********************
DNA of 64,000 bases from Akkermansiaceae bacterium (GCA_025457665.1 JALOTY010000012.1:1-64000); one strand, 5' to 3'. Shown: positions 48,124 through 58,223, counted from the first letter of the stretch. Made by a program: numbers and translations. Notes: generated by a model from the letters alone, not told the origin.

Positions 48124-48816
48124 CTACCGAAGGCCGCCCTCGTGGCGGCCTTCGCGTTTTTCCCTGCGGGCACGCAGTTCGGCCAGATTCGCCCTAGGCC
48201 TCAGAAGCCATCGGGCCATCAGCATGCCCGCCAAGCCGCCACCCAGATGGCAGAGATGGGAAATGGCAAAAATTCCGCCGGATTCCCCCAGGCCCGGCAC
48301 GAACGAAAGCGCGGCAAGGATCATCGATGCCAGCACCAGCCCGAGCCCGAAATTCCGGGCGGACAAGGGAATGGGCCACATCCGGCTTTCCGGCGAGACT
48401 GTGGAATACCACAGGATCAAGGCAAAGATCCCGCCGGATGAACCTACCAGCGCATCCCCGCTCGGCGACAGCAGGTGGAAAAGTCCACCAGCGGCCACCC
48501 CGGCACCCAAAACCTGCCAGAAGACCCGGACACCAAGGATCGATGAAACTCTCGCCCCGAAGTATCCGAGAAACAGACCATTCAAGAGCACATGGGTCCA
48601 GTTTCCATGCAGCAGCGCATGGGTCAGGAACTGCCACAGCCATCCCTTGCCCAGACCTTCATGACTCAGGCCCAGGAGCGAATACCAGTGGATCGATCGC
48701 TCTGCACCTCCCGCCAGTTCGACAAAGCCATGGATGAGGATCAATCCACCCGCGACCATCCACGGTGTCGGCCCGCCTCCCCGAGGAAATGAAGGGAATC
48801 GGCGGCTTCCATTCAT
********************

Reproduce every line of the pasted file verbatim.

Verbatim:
DNA of 64,000 bases from Akkermansiaceae bacterium (GCA_025457665.1 JALOTY010000012.1:1-64000); one strand, 5' to 3'. Shown: positions 48,124 through 58,223, counted from the first letter of the stretch. Made by a program: numbers and translations. Notes: generated by a model from the letters alone, not told the origin.

Positions 48124-48816
48124 CTACCGAAGGCCGCCCTCGTGGCGGCCTTCGCGTTTTTCCCTGCGGGCACGCAGTTCGGCCAGATTCGCCCTAGGCC
48201 TCAGAAGCCATCGGGCCATCAGCATGCCCGCCAAGCCGCCACCCAGATGGCAGAGATGGGAAATGGCAAAAATTCCGCCGGATTCCCCCAGGCCCGGCAC
48301 GAACGAAAGCGCGGCAAGGATCATCGATGCCAGCACCAGCCCGAGCCCGAAATTCCGGGCGGACAAGGGAATGGGCCACATCCGGCTTTCCGGCGAGACT
48401 GTGGAATACCACAGGATCAAGGCAAAGATCCCGCCGGATGAACCTACCAGCGCATCCCCGCTCGGCGACAGCAGGTGGAAAAGTCCACCAGCGGCCACCC
48501 CGGCACCCAAAACCTGCCAGAAGACCCGGACACCAAGGATCGATGAAACTCTCGCCCCGAAGTATCCGAGAAACAGACCATTCAAGAGCACATGGGTCCA
48601 GTTTCCATGCAGCAGCGCATGGGTCAGGAACTGCCACAGCCATCCCTTGCCCAGACCTTCATGACTCAGGCCCAGGAGCGAATACCAGTGGATCGATCGC
48701 TCTGCACCTCCCGCCAGTTCGACAAAGCCATGGATGAGGATCAATCCACCCGCGACCATCCACGGTGTCGGCCCGCCTCCCCGAGGAAATGAAGGGAATC
48801 GGCGGCTTCCATTCAT